by Neil March (Edition 3, 16th May 2018)


Welcome to Edition 3 of Trust-The-Doc. This is the second edition to be published in May 2018 and the third within about a month. One might argue that this is indicative of my having too much to say for myself! But I would rather believe it is because there is just so much exciting new music coming at me from a variety of directions and never enough time to write about all of it. This edition runs to seven pages. It gets longer every time!

TTD Ed. 3 focuses essentially on four primary [and very broad] categories of new music - Folk (including Indie-Folk); Leftfield (including classical, electronic & experimental); Jazz (including Jazz Fusion, Afro-Jazz & Funk) & Pop (including Pop, Urban, Indie & Dance genres).


Earlier this month Tom Robinson featured an interview with, and tracks by, Ange Hardy on his Saturday evening show on BBC 6 Music. The interview was genuinely fascinating, hearing Ange explain her harrowing but inspirational story of life on the streets and how she found her way onto the Folk scene. Her songs were striking too, lyrically thoughtful and adorned with some irresistible harmonies. I was particularly taken with Chase the devil down (which led to a pleasant exchange of tweets between Ange and I) and The Hunter, The Prey. She’s made six albums so far and is someone you should check out if you like songs that have the organic earthy qualities of the guitar-toting singer/songwriter but with rich harmonies and imaginative playing and arrangements; a situation helped by her enthusiasm for identifying suitable collaborators to work with.

Sticking with Folk-influenced music Sharon Lazibyrd has been on my radar for a while thanks to her emotionally stirring songs and powerful edgy singing style so I was excited when she told me she had a new album coming out in June 2018. Her current song Half Shame and Half Glory was my favourite track at the Fresh on the Net Listening Post a few weeks ago and having been privileged to receive an advance copy of the album of the same name (out on 8th June), I can tell you firstly that it is every bit as good as I had hoped [and more] and secondly that I will be reviewing it in more detail in Edition 4 of Trust-The-Doc which will be published on or around 30th May.  

If I had time I would say more about some of the other fine folk-influenced artists I have heard new tracks by but at least I can mention them by name so, for now, let me recommend that you check out Elizabeth Cornish’s Passing Ships, Hollie Haines’s Except for you, Nic Evennett’s Glorious In-Between (albeit that Nic Evennett’s versatile approach places her in a number of genres) and Who we are by Beth Porter (i.e. of The Bookshop Band) & the Availables. And that, believe me, is a mere snapshot of the intriguing Folk-influenced new music out there right now.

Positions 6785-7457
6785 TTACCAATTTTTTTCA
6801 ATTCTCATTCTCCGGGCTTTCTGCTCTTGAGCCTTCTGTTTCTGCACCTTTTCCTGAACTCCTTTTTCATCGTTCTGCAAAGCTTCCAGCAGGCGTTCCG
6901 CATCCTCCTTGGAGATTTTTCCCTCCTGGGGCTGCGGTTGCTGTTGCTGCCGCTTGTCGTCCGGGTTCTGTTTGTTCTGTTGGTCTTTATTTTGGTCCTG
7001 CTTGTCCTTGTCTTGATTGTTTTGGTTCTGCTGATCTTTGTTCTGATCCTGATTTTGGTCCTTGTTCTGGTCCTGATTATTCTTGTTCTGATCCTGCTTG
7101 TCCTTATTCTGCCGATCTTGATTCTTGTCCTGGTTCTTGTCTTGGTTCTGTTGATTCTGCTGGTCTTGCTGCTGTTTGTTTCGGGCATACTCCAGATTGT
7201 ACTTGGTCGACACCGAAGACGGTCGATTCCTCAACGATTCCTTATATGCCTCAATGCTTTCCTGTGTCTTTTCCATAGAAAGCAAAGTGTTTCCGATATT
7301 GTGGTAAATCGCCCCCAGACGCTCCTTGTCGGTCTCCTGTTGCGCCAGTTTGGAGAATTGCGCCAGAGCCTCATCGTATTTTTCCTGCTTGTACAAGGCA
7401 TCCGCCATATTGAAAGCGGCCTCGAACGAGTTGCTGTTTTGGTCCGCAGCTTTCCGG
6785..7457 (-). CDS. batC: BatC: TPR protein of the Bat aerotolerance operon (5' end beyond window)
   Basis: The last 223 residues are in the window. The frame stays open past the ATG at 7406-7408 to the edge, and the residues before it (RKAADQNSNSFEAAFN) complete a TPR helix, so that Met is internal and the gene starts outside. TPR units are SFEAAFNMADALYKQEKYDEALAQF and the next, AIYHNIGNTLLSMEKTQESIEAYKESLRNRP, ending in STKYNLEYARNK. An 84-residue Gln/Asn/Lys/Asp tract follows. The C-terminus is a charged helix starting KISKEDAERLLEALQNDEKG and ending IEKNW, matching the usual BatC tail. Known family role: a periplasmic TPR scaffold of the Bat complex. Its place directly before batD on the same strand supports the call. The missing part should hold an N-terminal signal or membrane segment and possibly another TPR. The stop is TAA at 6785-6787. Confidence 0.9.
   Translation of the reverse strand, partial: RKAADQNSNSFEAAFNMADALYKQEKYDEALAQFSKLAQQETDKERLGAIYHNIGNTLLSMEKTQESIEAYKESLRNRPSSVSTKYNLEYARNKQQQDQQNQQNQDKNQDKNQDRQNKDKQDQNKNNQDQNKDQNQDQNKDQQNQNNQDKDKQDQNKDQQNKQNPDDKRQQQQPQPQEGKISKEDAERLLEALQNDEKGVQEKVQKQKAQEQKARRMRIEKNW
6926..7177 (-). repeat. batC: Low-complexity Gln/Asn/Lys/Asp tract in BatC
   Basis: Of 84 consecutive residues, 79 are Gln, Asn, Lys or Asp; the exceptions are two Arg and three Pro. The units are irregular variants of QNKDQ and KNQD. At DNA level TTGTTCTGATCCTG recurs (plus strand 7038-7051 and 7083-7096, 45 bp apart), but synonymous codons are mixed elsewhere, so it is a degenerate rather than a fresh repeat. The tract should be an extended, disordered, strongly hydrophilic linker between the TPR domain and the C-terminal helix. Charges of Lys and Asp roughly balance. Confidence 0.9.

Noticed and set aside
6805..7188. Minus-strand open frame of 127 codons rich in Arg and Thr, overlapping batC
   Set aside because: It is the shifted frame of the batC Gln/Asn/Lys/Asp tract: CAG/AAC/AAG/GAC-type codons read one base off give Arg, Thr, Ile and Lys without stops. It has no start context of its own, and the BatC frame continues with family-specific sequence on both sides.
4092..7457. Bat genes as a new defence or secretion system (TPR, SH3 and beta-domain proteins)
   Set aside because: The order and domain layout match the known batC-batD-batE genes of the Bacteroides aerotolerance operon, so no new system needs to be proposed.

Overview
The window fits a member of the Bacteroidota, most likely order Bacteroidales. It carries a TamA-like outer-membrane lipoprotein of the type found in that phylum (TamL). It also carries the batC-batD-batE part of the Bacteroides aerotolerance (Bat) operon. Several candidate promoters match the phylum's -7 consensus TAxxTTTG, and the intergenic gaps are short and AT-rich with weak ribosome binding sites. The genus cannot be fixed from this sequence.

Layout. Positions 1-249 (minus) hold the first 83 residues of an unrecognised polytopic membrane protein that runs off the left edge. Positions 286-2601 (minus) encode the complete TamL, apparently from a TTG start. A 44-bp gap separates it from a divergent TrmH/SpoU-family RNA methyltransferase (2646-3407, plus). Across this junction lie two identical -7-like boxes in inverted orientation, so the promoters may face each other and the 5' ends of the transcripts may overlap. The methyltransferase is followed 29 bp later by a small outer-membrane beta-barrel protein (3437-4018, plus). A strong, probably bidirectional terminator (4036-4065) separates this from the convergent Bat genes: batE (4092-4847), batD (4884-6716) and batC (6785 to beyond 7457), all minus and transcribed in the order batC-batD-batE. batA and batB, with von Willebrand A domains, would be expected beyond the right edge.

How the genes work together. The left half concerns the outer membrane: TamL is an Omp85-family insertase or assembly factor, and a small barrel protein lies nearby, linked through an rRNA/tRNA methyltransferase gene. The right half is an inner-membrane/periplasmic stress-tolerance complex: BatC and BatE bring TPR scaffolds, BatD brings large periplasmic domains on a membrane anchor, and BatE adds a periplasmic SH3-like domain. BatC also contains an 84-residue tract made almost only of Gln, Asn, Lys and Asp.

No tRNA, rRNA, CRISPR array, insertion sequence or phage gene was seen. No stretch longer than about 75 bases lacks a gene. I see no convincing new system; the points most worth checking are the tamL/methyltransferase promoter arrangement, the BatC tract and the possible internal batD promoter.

As always there is plenty going on in the musical space occupied by those who enjoy breaking down unnecessary barriers between contemporary leftfield genres. The addition of Elizabeth Alker’s Unclassified to the BBC Radio 3 schedule on Sunday has provided a much-needed response to this growing tendency which is why I am gutted that only six editions were made and Elizabeth tells me it may not be back until Autumn. Come on BBC Radio 3. Make it a permanent part of the weekly schedule. The programme has brought so much joy in its six week tenure. Among the many interesting composers and artists featured on the show in May were Alex Groves whose dreamily chord-based piano piece Curved Form (No 4) was beautifully played by Eliza McCarthy, Kate Carr’s compelling piece of ambient electronic exploration on Rising Waters (Alone in the Dark) and a compelling, ethereal soundscape courtesy of the ever-wonderful Gabriel Prokofiev (Cello Multitracks - Medasyn ‘Defonce dans le 20emme’)  as well as two leading voices in that previously described crossover space, Anna Meredith and Hannah Peel, two of my favourite current artists and composers.

If Unclassified provided a bridge between the mainstream and leftfield territory around contemporary art and experimental music Late Junction continues to be the flagship for the non-mainstream and thanks to its amazing presenters [and indeed curators] like Max Reinhardt, Nick Luscombe, Verity Sharp, Fiona Talkington Anne Hilde Neset and others plus the dedicated Reduced Listening production team, it has retained its importance over a long period now. Included amongst this month’s gems have been Sound Artist Cathy Lane whose mind-spinning Nesting Stones was one of several highlights in a superb edition of the show presented by Max, representing harmony through a unique palette of sound. It was also great to hear music by Sylvia Hinz, the stunning contemporary recorder player and part of the experimental trio Xelm Ya who appeared on a compilation album I curated for Demerara Records in 2015 called This is Tomorrow Calling.